Food choice is known to be correlated with genotype in the crustacean Gammarus palustris. Given a choice of Enteromorpha intestinalis (E) over Ulva lactuca (U), individuals homozygous for the Amy II·52 allele have a greater preference for E than do Amy II·55 homozygotes. To account for this correlation, we hypothesized that the proportions of saccharides released by the enzymatic action of Amy II·52 on E or Amy II·55 on U starches differ from and better stimulate feeding than those released by Amy II·52 on U and Amy II·55 on E starches. To test this, the two forms of amylase were purified by glycogen/ethanol precipitation and preparative PAGE. Their product distributions with each of the starches were determined by HPLC. Each amylase/starch combination gave different distributions of the main products: maltose, maltotriose, and maltotetraose. Feeding preference tests using artificial foods containing these sugars showed that the product distributions from Amy II·52/E starch or Amy II·55/U starch were preferred over those from Amy II·55/U or Amy II·55/E. Patterns of preferences for the artificial foods closely matched those observed in earlier experiments in which different genotypes fed on intact algae. Thus, genetic differences in feeding preferences can be understood in terms of variation in biochemical properties of a digestive enzyme. These results high-light a previously unappreciated role for digestive enzymes: in their capacity to modify the chemical nature of environmental stimuli prior to gustation, digestive enzymes can be viewed as having important chemosensory roles.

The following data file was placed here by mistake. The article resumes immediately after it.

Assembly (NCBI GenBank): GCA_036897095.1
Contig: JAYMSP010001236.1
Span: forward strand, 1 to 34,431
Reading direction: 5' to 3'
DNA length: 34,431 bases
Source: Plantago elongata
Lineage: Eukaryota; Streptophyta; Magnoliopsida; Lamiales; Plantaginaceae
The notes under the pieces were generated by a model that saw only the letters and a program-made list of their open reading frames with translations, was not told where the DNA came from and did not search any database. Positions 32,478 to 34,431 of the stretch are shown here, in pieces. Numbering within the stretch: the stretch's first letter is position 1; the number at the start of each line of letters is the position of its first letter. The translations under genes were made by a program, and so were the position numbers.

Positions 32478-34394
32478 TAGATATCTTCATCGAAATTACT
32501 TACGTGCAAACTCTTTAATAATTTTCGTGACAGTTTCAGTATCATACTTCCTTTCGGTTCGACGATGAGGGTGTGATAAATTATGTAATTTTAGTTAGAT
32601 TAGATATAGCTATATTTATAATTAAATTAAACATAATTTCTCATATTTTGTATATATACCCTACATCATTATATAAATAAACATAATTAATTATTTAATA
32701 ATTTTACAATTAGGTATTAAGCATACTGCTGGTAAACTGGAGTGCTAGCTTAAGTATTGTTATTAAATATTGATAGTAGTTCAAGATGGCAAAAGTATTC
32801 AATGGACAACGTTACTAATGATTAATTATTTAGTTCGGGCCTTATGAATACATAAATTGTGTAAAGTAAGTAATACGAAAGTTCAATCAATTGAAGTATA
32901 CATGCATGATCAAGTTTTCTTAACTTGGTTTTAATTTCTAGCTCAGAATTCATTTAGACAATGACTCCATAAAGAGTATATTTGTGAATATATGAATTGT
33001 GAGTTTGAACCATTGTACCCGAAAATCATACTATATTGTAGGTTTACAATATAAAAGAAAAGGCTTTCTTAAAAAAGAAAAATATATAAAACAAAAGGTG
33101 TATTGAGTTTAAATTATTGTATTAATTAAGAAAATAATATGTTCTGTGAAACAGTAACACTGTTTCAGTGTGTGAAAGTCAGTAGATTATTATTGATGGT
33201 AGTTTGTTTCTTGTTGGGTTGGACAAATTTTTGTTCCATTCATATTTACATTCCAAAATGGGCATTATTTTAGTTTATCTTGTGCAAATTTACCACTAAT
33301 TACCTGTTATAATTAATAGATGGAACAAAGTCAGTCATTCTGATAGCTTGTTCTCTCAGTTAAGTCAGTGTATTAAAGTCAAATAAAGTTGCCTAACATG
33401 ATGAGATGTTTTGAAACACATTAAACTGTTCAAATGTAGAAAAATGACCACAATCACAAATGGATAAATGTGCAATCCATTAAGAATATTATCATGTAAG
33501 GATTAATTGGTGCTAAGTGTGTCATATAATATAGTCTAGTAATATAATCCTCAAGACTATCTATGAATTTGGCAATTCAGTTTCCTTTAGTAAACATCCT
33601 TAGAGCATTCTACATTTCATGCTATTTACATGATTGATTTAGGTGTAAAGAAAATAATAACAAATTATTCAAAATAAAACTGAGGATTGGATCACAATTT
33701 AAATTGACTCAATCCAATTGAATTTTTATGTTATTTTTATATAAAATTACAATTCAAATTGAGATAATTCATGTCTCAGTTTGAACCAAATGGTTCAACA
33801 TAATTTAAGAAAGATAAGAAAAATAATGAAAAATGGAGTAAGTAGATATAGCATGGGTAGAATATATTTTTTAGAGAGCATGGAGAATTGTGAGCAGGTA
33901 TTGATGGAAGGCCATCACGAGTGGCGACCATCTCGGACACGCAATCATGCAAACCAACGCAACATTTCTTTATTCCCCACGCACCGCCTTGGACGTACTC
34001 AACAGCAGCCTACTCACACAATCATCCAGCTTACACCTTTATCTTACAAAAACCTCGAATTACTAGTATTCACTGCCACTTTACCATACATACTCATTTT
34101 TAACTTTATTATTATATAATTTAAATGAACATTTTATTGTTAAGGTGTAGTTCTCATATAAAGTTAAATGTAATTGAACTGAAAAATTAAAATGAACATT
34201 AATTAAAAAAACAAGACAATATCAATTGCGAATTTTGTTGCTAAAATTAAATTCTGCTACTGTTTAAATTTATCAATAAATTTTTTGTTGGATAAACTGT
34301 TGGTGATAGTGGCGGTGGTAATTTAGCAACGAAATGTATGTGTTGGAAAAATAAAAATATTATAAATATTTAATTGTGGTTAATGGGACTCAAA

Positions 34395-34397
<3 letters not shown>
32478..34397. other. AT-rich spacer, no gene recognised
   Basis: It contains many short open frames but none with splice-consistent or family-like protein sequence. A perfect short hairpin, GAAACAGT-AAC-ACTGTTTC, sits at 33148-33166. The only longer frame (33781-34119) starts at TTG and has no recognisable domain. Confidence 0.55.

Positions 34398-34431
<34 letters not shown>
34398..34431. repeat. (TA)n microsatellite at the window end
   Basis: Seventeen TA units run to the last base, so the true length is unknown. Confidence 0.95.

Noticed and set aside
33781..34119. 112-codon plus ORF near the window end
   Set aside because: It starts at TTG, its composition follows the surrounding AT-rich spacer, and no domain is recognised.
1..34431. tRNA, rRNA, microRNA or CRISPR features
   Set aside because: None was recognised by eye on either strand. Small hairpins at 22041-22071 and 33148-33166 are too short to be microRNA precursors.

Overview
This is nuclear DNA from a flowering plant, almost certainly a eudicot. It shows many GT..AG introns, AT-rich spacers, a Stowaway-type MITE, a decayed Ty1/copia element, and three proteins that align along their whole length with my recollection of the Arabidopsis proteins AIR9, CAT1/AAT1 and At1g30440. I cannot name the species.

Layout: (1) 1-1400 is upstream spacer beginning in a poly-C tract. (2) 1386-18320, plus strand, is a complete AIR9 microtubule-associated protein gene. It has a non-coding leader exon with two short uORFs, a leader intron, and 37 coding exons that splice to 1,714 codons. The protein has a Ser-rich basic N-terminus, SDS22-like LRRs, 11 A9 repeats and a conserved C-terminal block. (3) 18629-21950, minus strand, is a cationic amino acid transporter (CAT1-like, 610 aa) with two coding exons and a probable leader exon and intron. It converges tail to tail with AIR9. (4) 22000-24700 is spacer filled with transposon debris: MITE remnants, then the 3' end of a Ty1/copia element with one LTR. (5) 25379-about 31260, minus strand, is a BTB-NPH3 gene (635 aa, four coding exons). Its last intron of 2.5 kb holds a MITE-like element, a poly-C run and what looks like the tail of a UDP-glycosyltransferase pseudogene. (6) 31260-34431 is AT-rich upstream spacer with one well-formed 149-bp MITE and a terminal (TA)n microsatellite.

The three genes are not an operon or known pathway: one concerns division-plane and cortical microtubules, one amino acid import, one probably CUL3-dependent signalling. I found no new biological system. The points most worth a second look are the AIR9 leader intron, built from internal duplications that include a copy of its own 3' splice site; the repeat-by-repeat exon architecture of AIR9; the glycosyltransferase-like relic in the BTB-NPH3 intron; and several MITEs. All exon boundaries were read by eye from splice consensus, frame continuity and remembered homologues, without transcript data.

|Original language||English (US)|
|Number of pages||5|
|Journal||Proceedings of the National Academy of Sciences of the United States of America|
|State||Published - Jun 1 1993|
- Behavior genetics
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